MSTS took about 100 Victory ships out of the National Defense Reserve Fleet (mothball fleet), repaired them, and assigned them to private companies for operation to carry ammunition across the Pacific. MSTS carried guns, tanks, trucks, trains, riverboats, barges, helicopters, bombers, fighters, reconnaissance planes, food, fuel, and medical supplies. By 1965 MSTS had 300 freighters and tankers supplying Vietnam, with an average of 75 ships and over 3,000 merchant mariners in Vietnamese ports at any time.

Early in the Vietnam War, troop ships such as the USNS Upshur, Geiger, and Gordon carried two thirds of U.S. troops to Vietnam; later, most American troops traveled by air. However, Korean troops were transported by MSTS throughout the war, with the first 2,000 coming on the MSTS Mann in March 1965. In August 1966 USNS Patch and Darby carried troops 12,500 miles from Boston to Vietnam, the longest trooplift in U.S. military history. In October 1966 the converted Liberty ship SS Benjamin Chew and the SS Meredith Victory were added as troop carriers. Men and equipment of the Army 1st Cavalry Division went to Vietnam aboard the baby flattops USNS Kula Gulf and Point Cruz which were taken out of mothballs to transport the 434 aircraft and other equipment. Other escort carriers which saw WWII duty included the USNS Core, Card, Croatan, and Breton.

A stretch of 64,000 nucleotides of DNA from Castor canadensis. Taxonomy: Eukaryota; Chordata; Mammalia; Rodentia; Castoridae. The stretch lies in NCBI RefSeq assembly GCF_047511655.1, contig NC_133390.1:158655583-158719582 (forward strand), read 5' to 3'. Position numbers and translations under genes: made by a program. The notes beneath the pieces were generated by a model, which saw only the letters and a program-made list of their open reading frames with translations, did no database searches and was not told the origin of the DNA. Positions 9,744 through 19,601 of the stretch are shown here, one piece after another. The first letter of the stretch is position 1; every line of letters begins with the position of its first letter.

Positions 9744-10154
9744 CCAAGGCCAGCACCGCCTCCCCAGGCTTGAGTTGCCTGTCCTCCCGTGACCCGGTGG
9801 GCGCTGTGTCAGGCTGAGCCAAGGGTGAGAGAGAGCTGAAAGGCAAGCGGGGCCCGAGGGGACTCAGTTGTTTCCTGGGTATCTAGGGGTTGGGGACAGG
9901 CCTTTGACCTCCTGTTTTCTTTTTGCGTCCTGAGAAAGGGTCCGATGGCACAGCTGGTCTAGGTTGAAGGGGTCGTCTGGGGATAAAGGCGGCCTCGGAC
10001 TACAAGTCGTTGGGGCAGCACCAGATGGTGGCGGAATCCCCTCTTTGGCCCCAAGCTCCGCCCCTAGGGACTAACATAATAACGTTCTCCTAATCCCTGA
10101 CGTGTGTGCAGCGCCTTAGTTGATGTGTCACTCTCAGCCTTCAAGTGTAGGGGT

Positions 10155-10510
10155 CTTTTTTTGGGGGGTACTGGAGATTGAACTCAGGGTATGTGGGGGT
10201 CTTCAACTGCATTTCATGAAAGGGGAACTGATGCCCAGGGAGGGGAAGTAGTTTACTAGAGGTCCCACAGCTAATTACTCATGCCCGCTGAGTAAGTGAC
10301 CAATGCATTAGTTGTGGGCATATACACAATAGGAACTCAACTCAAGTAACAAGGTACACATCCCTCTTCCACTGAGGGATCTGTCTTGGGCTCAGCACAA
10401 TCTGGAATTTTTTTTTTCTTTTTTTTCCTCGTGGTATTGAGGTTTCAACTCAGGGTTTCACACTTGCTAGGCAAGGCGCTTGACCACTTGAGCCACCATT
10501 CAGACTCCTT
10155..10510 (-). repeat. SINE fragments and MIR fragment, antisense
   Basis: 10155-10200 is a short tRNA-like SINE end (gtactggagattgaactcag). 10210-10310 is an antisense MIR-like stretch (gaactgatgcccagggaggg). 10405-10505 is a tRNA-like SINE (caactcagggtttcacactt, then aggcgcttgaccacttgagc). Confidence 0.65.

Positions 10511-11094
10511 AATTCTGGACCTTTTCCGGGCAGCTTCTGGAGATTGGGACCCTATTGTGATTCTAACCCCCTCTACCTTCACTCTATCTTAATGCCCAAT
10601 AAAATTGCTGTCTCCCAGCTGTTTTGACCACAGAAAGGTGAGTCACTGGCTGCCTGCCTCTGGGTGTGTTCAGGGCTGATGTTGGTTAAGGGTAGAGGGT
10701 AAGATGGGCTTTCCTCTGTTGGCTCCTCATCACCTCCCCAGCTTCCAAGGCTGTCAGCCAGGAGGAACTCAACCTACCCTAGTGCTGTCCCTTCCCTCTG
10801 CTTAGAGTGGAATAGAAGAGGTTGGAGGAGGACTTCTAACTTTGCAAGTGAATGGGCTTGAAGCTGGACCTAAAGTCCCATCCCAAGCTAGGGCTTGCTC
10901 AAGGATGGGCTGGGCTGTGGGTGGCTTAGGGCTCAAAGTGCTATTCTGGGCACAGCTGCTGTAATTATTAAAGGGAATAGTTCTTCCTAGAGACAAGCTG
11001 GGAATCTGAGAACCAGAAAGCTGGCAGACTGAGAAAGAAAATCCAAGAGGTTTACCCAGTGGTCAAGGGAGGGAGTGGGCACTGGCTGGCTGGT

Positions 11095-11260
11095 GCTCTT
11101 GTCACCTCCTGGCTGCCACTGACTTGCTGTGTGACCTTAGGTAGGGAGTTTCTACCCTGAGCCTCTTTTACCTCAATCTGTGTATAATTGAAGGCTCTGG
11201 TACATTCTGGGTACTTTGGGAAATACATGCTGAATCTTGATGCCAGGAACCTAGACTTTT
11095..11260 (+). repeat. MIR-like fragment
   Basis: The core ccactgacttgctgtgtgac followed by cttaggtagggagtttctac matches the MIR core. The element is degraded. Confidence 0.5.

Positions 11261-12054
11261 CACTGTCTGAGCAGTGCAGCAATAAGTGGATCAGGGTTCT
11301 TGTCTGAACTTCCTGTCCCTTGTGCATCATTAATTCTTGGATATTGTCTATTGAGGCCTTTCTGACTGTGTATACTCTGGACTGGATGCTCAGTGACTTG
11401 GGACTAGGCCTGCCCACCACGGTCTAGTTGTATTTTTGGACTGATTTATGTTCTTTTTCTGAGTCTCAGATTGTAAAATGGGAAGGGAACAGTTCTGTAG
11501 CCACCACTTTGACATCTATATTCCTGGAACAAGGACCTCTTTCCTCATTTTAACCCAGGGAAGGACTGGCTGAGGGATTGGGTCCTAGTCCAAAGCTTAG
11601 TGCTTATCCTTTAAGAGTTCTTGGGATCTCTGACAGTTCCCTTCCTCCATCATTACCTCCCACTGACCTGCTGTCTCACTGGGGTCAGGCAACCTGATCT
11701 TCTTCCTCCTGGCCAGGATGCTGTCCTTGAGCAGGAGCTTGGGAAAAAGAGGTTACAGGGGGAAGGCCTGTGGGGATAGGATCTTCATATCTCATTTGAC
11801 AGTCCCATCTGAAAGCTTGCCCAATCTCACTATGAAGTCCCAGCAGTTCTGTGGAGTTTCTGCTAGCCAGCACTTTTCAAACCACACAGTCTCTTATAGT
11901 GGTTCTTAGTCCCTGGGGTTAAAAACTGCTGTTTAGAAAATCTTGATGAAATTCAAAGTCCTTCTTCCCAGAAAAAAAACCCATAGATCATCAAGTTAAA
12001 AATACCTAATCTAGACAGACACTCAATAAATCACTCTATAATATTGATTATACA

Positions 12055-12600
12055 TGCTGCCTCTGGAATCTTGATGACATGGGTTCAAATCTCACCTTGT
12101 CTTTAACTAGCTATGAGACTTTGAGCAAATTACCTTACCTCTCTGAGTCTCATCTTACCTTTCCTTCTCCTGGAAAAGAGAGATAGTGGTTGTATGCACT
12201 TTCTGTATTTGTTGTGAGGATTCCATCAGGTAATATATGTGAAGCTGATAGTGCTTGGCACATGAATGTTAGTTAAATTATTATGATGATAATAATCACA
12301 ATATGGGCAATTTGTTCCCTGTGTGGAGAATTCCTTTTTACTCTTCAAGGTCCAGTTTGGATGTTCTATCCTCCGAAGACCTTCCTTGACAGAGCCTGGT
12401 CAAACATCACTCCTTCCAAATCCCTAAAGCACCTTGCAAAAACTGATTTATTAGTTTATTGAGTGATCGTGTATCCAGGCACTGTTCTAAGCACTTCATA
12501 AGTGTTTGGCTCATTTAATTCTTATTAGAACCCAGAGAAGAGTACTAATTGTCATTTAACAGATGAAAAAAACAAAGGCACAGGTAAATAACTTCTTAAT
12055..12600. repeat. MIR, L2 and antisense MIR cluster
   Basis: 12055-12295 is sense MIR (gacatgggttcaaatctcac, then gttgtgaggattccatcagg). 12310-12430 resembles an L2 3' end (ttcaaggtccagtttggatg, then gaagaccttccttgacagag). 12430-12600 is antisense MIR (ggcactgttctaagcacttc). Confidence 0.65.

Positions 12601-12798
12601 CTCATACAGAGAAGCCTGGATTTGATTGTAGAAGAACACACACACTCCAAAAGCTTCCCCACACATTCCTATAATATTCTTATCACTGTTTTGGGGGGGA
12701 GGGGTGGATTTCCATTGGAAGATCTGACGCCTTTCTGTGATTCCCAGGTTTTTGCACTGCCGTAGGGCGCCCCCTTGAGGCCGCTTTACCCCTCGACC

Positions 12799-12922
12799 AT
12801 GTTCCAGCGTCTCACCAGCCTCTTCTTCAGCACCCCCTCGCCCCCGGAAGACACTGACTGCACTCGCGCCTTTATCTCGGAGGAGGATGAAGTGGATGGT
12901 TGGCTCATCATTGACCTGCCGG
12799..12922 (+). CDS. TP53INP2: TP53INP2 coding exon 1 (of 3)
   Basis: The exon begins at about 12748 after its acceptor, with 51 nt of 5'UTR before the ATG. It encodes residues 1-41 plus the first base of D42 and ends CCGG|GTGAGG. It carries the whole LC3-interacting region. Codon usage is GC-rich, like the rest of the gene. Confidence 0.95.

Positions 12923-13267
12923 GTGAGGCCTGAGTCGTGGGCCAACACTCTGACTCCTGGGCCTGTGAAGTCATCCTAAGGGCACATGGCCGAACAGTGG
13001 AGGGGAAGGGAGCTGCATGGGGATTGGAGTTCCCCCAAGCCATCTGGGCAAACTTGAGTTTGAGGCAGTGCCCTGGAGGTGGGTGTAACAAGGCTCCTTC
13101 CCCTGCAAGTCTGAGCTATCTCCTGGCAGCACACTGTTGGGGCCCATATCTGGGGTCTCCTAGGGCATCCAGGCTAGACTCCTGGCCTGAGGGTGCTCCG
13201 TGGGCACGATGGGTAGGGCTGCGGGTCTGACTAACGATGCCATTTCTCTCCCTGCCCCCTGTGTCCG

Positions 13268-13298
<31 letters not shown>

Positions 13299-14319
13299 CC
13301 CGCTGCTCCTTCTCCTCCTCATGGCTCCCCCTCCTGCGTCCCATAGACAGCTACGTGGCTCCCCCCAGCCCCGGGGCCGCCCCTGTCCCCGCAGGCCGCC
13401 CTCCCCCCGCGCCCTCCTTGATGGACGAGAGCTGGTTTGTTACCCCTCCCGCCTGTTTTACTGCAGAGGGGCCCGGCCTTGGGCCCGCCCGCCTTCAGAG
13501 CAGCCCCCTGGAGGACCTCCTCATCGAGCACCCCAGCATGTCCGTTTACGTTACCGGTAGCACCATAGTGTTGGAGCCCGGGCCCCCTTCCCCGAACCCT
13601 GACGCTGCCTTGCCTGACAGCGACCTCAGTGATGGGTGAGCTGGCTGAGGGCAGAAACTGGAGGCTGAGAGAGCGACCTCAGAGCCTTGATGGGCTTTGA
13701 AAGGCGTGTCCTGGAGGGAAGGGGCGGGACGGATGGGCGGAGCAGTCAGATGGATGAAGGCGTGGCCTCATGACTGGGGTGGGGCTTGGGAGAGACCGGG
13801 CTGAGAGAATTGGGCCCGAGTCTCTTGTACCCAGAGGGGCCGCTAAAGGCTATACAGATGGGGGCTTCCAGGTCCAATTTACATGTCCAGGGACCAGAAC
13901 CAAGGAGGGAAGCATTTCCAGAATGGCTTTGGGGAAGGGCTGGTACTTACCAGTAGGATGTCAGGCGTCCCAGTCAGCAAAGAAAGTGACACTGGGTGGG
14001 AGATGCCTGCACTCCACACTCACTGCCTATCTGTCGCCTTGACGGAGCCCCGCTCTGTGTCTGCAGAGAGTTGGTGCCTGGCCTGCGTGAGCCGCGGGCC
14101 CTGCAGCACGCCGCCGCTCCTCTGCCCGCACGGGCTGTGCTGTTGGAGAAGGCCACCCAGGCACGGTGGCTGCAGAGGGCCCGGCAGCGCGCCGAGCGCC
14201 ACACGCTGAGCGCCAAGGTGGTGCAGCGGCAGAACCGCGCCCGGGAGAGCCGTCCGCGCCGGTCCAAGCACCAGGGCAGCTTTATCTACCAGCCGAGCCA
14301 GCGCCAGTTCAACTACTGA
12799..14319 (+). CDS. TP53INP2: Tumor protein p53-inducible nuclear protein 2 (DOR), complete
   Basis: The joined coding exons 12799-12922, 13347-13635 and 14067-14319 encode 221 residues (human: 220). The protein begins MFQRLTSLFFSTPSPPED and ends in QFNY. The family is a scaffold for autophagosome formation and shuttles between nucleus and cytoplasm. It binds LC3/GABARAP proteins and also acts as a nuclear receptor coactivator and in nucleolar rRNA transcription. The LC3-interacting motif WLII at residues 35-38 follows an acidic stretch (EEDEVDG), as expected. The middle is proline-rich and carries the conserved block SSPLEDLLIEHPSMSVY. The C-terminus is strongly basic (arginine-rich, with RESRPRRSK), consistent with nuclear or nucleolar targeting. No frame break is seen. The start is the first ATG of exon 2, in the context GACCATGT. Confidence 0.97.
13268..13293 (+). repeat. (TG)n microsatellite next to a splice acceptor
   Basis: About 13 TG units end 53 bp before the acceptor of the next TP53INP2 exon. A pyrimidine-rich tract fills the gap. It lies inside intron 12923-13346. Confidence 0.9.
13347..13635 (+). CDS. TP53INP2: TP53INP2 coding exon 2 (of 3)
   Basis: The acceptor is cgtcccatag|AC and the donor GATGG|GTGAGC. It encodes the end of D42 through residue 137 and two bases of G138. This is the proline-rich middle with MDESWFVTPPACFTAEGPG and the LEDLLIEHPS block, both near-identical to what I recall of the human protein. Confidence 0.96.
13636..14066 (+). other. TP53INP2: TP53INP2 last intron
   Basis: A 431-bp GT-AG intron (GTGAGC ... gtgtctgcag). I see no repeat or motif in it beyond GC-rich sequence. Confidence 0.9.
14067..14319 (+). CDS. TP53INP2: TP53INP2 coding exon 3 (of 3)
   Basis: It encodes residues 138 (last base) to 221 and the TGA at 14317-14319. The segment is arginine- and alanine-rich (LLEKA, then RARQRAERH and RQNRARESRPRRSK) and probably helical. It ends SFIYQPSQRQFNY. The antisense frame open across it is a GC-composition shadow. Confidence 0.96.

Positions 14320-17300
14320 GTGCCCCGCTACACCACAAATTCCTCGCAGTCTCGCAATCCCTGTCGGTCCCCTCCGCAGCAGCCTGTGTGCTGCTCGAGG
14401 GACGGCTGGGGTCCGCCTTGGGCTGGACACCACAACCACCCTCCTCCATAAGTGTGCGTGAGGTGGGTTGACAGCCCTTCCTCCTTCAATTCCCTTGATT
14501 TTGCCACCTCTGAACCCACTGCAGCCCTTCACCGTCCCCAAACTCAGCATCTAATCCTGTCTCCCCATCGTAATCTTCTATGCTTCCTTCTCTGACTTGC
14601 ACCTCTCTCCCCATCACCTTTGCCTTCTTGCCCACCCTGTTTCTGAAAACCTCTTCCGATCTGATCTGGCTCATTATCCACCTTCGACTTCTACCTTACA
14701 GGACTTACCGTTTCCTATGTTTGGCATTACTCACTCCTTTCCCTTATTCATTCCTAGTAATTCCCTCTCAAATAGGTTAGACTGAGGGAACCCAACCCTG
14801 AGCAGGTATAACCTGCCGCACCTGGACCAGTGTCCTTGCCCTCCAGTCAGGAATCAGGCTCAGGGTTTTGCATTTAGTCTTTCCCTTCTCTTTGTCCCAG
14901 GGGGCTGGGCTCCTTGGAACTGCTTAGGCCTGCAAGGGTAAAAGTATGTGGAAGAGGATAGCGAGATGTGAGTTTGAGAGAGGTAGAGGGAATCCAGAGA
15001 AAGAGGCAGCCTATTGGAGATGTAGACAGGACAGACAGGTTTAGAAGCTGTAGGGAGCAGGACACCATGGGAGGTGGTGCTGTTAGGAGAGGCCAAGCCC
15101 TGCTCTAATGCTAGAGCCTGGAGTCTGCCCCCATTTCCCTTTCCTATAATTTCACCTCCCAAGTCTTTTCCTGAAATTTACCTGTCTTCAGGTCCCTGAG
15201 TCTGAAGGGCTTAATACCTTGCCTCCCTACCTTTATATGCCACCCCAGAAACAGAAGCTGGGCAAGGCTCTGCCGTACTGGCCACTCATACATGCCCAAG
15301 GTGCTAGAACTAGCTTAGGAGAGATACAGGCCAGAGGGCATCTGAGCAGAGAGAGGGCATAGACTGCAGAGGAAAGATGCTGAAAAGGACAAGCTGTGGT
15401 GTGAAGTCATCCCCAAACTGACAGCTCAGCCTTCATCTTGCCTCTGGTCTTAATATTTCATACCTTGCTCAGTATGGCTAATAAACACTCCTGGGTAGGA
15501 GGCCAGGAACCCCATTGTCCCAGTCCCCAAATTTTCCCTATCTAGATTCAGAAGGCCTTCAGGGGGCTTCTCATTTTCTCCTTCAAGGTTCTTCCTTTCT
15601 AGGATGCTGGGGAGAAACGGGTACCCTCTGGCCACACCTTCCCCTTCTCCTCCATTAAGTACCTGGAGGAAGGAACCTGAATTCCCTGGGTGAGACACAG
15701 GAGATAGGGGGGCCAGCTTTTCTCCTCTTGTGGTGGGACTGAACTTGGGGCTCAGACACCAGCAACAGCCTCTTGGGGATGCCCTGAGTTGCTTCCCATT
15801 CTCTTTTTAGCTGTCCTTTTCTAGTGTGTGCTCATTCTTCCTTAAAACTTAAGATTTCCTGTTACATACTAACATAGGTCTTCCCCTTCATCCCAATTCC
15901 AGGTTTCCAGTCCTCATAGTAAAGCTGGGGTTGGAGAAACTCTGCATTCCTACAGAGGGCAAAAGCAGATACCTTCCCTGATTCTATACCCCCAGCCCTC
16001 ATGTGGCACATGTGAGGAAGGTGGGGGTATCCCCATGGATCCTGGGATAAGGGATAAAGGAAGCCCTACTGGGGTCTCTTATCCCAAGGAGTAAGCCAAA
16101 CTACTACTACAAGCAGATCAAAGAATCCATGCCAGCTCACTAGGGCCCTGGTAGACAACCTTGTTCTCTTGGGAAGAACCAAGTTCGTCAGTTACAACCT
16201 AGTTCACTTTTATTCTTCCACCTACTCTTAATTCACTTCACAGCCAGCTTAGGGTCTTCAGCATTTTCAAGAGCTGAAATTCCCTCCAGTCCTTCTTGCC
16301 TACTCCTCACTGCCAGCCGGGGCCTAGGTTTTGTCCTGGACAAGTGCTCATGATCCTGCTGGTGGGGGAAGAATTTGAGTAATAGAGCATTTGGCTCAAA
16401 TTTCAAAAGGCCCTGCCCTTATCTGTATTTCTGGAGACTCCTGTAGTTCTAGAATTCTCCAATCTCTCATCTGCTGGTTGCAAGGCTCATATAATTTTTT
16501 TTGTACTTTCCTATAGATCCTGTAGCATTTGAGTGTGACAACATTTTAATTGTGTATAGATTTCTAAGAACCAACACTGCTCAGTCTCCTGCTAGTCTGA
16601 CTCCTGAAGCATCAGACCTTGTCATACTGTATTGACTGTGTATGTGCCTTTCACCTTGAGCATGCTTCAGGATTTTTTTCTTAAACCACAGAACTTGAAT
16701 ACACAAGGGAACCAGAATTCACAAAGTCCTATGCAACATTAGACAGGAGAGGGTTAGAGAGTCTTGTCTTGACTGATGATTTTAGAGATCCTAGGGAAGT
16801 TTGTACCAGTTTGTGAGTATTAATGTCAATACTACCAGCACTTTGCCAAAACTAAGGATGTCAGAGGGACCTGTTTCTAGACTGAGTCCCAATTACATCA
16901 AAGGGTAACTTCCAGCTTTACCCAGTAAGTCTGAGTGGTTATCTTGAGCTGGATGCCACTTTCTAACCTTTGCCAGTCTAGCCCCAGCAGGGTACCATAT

Da Nang harbor was the home of the Marine Amphibious Force Logistic Command which handled the gear necessary to support 81,000 Marines. MSTS brought 96% of their war materiel including tanks, airplanes, ammunition, and food -- including ice cream.


USNS Point Cruz loaded with CH-47 helicopters, F-5 fighters and truck trailers in 1968


Between 1965 and 1969, MSTS carried 7.6 million tons of supplies for the Air Force, about half going directly to Vietnam, the rest to staging areas in the Pacific. MSTS delivered the goods "Special Express" and kept some of its 19 ammunition ships anchored offshore near combat areas as floating warehouses to ease storage problems experienced by the Air Force. SEA Express was the name of the program which delivered other Air Force supplies from Oakland, California to Saigon between 1965 and 1967, in an average of 23 days.


Damaged SS Baton Rouge Victory under tow


In 1965, US Coast Guard Squadron One, composed of 17 patrol boats was sealifted to the Philippines for Vietnam duty on the SS Pioneer Myth, SS Transcaribbean, SS Aloha State, and the SS Ocean Cloud. MSTS delivered bulldozers, cranes, steel and cement for use by Navy Seabees. MSTS and the Merchant Marine transported oil and aviation gas to support Navy fleet operations.